• 1985 May - Abduction: Americans David Jacobsen, American University of Beirut hospital administrator.
  • 1985 June - Thomas Sutherland, agronomist [66]
    Suggested motivation: "Hezbollah focused its efforts on the release of 766 mainly Lebanese Shi'ites transferred to Israel in conjunction with it withdrawal from Lebanon, through the abduction of mainly American citizens. This was revealed most clearly by the [47]
    Declared abductor: "Islamic Jihad Organization".[14]
  • 1985 June 14 - Hijacking and abduction: TWA flight 847. Done immediately following the completion of Israel's departure from Lebanon.
    Suggested motivation: release of 766 mainly Lebanese Shi'ites transferred to Israel in conjunction with its withdrawal from Lebanon [47]
  • 1985 August - clandestine policy of providing armaments to Iran via Israel (aka Iran-Contra Affair) initiated by U.S. government.[67]
  • 1985 mid-September - Release: Reverend Benjamin Weir, held hostage since May 1984 is freed by the "Islamic Jihad Organization".[14]
  • 1985 September 30 - Abduction: four Soviet diplomats.
    Declared abductor: "Islamic Liberation Organization".[14]

1986[edit]

  • 1986 March 3 - Abduction: Marcel Coudry and a French four-man Antenne-2 television crew.
    Suggested direct motivation: retaliation for decision by France to expel two exiled members of al Dawa al-Islamiyya [Fawzy Harmza and Hassan Kheir al-Din] to Iraq.[68]
    Other possible motivations: "Iraq owed $7 billion to France and absorbed almost 40% of all French arms export. Between 1977 and 1985, France sold more than $11.8 billion of high-technology weaponry to Iraq, including 113 Mirage F1 fighter aircraft and 3/4 of French total exports of Exocet missiles.[69] At the same time, Iran was particularly angered over the refusal by the French government to pay between $1-1.5 billion owed from the days of the Shah and supply Iran with military-related equipment". [source ftnt43: For Iranian claims, see:[70] and [71][72]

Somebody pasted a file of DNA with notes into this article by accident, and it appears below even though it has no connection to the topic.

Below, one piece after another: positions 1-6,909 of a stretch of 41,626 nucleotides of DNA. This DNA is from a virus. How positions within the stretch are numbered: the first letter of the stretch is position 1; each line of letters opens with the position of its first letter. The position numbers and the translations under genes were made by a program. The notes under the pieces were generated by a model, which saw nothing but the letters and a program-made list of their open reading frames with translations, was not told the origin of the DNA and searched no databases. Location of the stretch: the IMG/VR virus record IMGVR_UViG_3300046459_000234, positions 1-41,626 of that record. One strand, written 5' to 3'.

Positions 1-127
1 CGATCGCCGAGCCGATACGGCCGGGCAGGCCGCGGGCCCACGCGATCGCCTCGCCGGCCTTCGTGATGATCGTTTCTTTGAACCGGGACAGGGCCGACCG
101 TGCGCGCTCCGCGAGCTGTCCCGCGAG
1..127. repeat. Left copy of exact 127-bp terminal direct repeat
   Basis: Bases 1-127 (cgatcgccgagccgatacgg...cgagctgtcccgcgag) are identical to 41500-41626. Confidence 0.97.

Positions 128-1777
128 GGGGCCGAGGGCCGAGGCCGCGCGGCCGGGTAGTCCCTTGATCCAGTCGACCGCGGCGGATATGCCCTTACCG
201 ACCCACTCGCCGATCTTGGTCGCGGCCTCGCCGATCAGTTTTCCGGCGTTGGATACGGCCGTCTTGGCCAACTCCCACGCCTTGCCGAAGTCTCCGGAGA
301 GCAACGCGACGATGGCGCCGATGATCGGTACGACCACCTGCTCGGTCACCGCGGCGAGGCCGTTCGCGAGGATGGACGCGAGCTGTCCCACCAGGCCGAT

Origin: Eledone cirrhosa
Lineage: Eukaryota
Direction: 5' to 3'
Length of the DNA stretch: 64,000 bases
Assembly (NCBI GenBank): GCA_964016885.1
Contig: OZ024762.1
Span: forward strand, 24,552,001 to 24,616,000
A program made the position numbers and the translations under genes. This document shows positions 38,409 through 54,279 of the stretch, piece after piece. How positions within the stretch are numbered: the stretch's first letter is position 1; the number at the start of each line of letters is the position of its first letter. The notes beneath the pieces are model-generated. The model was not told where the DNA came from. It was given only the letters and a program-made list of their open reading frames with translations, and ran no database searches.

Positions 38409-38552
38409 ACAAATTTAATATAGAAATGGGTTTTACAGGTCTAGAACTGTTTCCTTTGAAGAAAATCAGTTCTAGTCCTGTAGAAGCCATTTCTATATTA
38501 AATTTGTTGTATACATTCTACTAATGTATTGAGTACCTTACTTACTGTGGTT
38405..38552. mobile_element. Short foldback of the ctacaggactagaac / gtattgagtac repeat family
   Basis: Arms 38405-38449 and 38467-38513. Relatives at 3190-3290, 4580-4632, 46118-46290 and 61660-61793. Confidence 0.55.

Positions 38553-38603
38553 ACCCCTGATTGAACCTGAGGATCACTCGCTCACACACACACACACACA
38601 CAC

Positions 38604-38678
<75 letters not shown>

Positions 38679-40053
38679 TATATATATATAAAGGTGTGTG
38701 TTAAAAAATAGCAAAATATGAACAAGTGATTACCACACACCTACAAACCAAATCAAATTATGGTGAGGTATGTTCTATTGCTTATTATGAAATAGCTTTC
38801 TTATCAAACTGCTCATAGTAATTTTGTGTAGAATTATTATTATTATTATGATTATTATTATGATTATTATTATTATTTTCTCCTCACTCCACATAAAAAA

Declared abductor: "Revolutionary Justice Organisation".[73]
  • 1986 April - Abduction: British citizensBrian Keenan(April 11th) and John McCarthy (April 17th)
    Motivation: reprisal for the American raid on Libya.[74]
    Suggested motivation for keeping them: demands for the release by Israel of 260 Shiites held in al-Khaim prison in South Lebanon and the release of the three Iranian hostages taken in 1982.[74]
  • 1986 May 7 - Abduction: Camilli Sontag Frenchman in Lebanon (accompanied by "the initiation of an armed campaign against the French UNIFIL contingent in southern Lebanon.")[citation needed]
    Alleged motivation: "Iranian demands for the withdrawal of UNIFIL and abrogation of UNSCR 425".[75]
  • 1986 June - Release: two French hostages in June 1986.
    Alleged motivation: The expulsion of Iranian dissident Mahmoud Rajavi from France by French government in compliance with captors demands.
  • 1986 September 9, - Abduction: Frank Reed, Director, Labanese International School (American)
  • 1986 September 12 - Abduction: Joseph Ciccipio, Acting controller, American University of Beirut (American)
  • 1986 October 21 - Abduction: Edward Tracy, Writer (American) [76]
    Alleged motivation: "replace American hostages released by the arms-for-hostages deals of the so-called Iran-Contra Affair", and undermine the arms-for-hostages deal[77]